Monday, April 22, 2013

Bad Ex Studios

Starting out, we all fancied our careers taking the Frank and Ollie trajectory. Working at a studio for life.  Meet another lifer and fall in love.  Get married on the studio lot.  Buy a house and fill it with studio memorabilia.  Maybe a studio themed swimming pool.   Name your kids after the studio's characters.  As the years passed, you would create legendary film moments, be idolized by the younger generation, and retire as an animation legend.

In reality, most of us have had a series of Wile E. Coyote trajectories -  flying along, feeling confident, then "PAF!"  Rock face.  Something went horribly wrong.  A studio layoff.  A studio closing.  And like Wile E., you put on that flight suit and try again.

And then there are those studios you wanted to love but ended up hating.  A bad ex studio.  You're thinking of that bad ex studio right now.  The place you were pigeonholed.  Or were put down by abusive management.  Or didn't fit into studio cliques.  You had such high hopes.  It was supposed to be the one.  Your forever studio. These are the ones you never quite get over.

When Filmation closed in 1989, I was surprised by how hard the artists took it.  After all, the shows were crap. There was a strong bond the among the Filmation crew, and a real loyalty to Lou Scheimer.  It was more than a job on a low-budget Saturday morning TV show.  And though Filmation has been gone for 24 years, they still miss her.   

In the '90's, you couldn't say hello to a former Bluth artist without them going off on a tirade about the studio and how they were screwed by it.   This is not an exaggeration.  While in their presence, try as you might to steer the conversation to anything but work, a Bluthie would pull out that axe and grind away.  Say "Hey how about them Dodgers?" and they'd reply, "I'm gonna cut off Bluth's head and shit down his neck!!"

Bad, bad ex.  

So what was Don Bluth's crime?   Bluth sold himself as the second coming of Walt. Gary Goldman liked to lay this shit on too.  They played the role of animation saviors and asked artists to work long hours for shit wages for the love of the medium.  They would be part of a great and lasting legacy and young artists lapped it up.  Years later, after following their messiahs to Ireland to animate trolls,  they realized they'd been had.   And like leaving a cult, it did not end well at all.  I  can't count how many friends went through that studio and left with a bad head. On more than one occasion, I suggested they have group therapy.  No joke.  

Luckily for Bluth, since the year 2000,  Disney has stepped up to be the biggest bad ex studio around.   Disney and its artists have seen more breakups and reconciliations than Liz Taylor and Richard Burton.  Some artists love that studio so much, they don't notice how much she's changed.  For some, no matter how shitty she treats them, they'll go back to her in a blur frame.  Working at Disney is still the ultimate proof that you've "made it".    For others, enough is enough.  Who ever thought Glen Keane would leave?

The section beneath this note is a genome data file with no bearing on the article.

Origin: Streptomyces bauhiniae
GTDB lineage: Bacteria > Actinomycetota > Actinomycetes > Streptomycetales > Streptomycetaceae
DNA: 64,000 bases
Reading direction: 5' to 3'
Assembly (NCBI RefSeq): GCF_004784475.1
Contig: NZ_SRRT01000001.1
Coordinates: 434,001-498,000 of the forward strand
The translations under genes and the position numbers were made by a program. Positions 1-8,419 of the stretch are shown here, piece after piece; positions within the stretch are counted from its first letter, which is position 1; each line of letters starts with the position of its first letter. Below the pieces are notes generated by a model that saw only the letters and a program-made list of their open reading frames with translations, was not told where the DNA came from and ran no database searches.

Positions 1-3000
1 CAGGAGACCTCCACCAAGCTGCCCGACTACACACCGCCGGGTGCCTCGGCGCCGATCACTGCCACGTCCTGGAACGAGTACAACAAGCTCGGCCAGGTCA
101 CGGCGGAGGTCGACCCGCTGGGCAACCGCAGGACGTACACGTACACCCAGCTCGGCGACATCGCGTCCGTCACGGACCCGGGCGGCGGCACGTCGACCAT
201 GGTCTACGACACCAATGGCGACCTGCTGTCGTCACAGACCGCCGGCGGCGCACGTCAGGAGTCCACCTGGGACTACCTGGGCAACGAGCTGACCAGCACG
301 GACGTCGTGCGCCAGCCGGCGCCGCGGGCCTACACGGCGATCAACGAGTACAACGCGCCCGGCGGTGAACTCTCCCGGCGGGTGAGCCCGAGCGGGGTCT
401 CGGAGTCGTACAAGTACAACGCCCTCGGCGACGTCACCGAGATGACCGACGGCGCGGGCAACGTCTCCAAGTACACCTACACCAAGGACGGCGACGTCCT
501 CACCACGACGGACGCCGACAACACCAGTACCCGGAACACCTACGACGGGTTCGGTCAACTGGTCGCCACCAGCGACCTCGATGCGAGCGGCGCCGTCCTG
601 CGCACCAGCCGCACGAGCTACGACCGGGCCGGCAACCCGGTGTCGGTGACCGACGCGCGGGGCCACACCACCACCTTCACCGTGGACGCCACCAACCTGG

At my bad ex studio,  I was underutilized.  Of the Oscar-nominated artists in the building, I was the only one not directing a picture.  I  entered as a board artist and gave it my all.  I always aim to make a creative impact, and where most studios use that to their advantage,  the boys in charge at this studio saw me as a threat to their positions and marginalized me.  My morale spiraled down and when I announced I would leave at the end of the project, they hastened me out the door with a layoff.  The boys made sure to portray themselves as innocents as added insult.  Bad ex bitch!

I  never bought the studio-as-family thing, and certain directors and producers need that.  Showing love for the project isn't enough, you have to love them as well.  Doing your best work is not enough, you have to be a great pally pal. Today, more than ever before, the big studios take on artists with a trial period, during which you are judged not only by your work, but by your fit.  I know an excellent veteran artist who did not make the cut somewhere because some wimp felt threatened by his strong opinions.   If there are any students reading this, beware: it's not all about your work anymore.  Studios want staff homogeny.  The big egos at the top want no iconoclasts. Today,  yes men get all the love.  It's a Mel Cooley world.  

Imagine Disney without Ward Kimball, Milt Kahl, or Bill Peet.  They and many more like them were artists unto themselves, not just company men.  They spent their whole careers at one studio and STILL had hard feelings about it.  Not a bad studio ex, but a bad old studio marriage.  Would they have survived the studio today, or been tossed aside for better fits?

Studios are heartbreakers, kid.  That's just what they do.



  1. I fall to my knees and kiss your feet for this wonderful piece but I need to remind you of the words of Lord Curzon, "If a man were to speak the truth he would be knocked down in the street as an enemy of all."

  2. Most of the "blushes" in the industry that didn't flee to Ireland and Arizona were known as "pod people."

  3. Wow.

    I could write a childern's story that was based on.

  4. Although I did watch many Filmation cartoons when I was young, I agree that they are mostly crap. However, I will make an exception for Fat Albert. I still like that one.

  5. Great article! (I personally didn't have the bad Bluth experience, I didn't get on that plane to Ireland, but I know many who did.)